The URS Newsroom: For Policymakers, Media, and the Public

Press Releases

October 30, 2018

PEHP Health & Benefits Offers Cash Back for Using Low-Cost Healthcare Providers and Prescription Drugs

For Immediate Release

Members can earn up to $3,900/year 

PEHP Health & Benefits recently launched a new cash back program aimed at helping members save money on healthcare costs. The new program, required by the Utah Legislature this year under HB 19, rewards PEHP members for using high-quality and low-cost healthcare providers. The amount of cash back can range from $50 to $2,000 for eligible services depending on the medical network. Cash back is also available for certain high-cost specialty medications.

“Healthcare costs vary based on where you go for medical services and can also vary between providers of the same type,” said PEHP Managing Director Chet Loftis. “Our cash back program is meant to encourage members to shop for medical services using our new cost comparison tool and allow them to share in the money saved.”

PEHP members can access the new Cost Comparison Tool and find cash back opportunities when they log in to their personal account. The new online tool allows members to search by medical services to find providers and costs. If cash back is available for the service, members can apply by contacting PEHP before receiving services. A PEHP Health Benefits Advisor will help them determine where to go for the best value and tell them how much cash back they can expect to receive. Members will have 90 days to get the service done.

 Eligible services include:

  • Colonoscopies
  • MRIs and CT scans
  • Various orthopedic procedures
  • Some same-day surgeries
  • Some inpatient stays

 

Cash Back for Prescription Drugs

As part of the cash back program required by HB 19, PEHP also pays members who use lower-cost chronic specialty medications available in Utah and Mexico.

“Cash back for prescriptions is available in Utah and Mexico,” said PEHP Clinical Services Director Travis Tolley. “Our pharmacy department helps members who use maintenance medications find lower-cost drug options.”

To help save money on prescriptions, PEHP also offers members the option to fill certain specialty medications at a designated accredited hospital in Tijuana, Mexico. Through the PEHP Pharmacy Tourism Program, members can fill a 90-day supply of specialty medications they’re currently taking. PEHP will coordinate travel and cover roundtrip airfare for a member and companion from Salt Lake City International Airport to San Diego International Airport, and transportation to and from the hospital in Tijuana, Mexico.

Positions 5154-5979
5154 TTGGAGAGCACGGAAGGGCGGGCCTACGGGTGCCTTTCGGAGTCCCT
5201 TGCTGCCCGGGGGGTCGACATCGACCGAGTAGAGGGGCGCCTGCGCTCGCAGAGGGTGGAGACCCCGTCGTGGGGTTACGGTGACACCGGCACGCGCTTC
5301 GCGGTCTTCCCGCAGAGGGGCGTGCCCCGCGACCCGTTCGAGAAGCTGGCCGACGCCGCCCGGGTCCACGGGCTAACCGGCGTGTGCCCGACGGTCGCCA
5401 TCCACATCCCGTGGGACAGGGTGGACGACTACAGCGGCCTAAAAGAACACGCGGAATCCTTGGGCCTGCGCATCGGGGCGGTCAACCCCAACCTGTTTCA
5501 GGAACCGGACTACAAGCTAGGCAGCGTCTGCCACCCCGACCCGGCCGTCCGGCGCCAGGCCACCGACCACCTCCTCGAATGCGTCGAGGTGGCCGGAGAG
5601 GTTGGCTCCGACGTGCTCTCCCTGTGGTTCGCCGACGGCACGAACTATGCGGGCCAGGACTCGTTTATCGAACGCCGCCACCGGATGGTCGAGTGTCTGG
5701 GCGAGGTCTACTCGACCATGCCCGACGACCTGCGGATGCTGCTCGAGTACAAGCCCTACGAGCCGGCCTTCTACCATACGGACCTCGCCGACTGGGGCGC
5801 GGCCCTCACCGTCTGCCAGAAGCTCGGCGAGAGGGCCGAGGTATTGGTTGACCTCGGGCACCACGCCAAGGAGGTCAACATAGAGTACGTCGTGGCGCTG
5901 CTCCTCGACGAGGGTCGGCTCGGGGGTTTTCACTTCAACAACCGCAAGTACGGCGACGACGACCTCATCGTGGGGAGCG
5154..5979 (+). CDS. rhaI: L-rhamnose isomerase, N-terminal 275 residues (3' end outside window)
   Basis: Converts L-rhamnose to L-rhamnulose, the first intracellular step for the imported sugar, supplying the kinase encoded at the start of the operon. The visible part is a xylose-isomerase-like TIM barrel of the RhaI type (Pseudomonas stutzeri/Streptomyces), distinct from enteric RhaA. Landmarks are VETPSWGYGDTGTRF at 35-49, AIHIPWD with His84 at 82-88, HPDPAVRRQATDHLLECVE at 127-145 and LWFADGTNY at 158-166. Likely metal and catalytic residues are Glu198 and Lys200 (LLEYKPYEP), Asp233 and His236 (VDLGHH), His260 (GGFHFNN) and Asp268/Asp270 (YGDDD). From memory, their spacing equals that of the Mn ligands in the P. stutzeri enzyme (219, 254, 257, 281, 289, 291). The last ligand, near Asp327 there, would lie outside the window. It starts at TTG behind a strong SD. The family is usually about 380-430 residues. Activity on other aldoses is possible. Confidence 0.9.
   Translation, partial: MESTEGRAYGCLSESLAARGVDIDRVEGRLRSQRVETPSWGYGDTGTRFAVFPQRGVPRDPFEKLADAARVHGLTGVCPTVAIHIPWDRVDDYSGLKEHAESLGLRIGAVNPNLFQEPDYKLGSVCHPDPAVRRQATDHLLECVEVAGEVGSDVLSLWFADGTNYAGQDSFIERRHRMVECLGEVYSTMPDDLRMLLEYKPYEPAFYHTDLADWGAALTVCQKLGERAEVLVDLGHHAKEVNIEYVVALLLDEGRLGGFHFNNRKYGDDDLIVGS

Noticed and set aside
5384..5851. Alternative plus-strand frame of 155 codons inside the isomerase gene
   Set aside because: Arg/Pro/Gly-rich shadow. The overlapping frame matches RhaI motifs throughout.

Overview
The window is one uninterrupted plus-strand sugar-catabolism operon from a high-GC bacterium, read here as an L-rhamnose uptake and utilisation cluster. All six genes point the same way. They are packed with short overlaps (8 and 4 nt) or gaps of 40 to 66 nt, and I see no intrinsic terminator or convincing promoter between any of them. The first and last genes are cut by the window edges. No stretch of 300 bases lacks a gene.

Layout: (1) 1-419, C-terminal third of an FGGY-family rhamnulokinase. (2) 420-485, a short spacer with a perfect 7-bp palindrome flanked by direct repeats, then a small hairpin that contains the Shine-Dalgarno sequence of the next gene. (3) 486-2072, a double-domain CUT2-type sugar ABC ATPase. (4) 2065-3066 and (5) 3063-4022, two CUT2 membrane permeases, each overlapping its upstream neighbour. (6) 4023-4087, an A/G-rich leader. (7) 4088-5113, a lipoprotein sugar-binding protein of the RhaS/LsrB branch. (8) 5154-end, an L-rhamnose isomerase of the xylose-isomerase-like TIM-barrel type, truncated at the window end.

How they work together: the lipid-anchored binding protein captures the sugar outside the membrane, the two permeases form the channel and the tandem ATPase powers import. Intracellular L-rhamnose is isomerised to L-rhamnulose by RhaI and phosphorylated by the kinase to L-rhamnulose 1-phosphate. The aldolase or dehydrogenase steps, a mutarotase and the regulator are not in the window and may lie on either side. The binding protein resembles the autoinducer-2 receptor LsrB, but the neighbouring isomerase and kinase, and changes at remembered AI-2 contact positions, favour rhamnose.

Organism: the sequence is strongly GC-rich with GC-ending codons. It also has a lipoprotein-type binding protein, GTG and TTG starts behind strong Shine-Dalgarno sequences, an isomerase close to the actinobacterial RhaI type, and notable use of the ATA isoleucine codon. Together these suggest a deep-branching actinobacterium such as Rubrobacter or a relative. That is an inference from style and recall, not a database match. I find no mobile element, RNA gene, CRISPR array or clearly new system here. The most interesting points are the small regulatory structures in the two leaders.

“The prescription drugs received in Mexico are the same quality and from the same manufacturer as those sold in the US,” said Tolley. “The difference is the price you pay. For example, a 90-day supply for the average cost of an eligible drug in the US is over $4,500 per month and is 40-60% less in Mexico. The substantial savings allow us to reward our members for seeking lower-cost options.”

Tolley emphasizes that the Pharmacy Tourism Program is completely voluntary. “We screen members to make sure that travel is appropriate based on their medical condition and that the 90-day supply of medication they receive will save them money to treat their chronic condition,” said Tolley.  

Members who participate in the Pharmacy Tourism Program can receive $500 for each of up to four trips during the year.

“We have an obligation to those we serve to find low cost options for quality healthcare services,” said Loftis. “Pharmacy Tourism is just one such option.”

All PEHP cash back incentives are taxable income and cannot exceed $3,900 per calendar year.

» Learn More About PEHP’s New Cost Comparison Tool and Cash Back Program  

» See a list of eligible medications and learn more about the Pharmacy Tourism Program

» About PEHP


May 11, 2018

Utah Public Pension Fund Grows to $32 Billion

For Immediate Release | Contact: Brian Holland 801-366-7514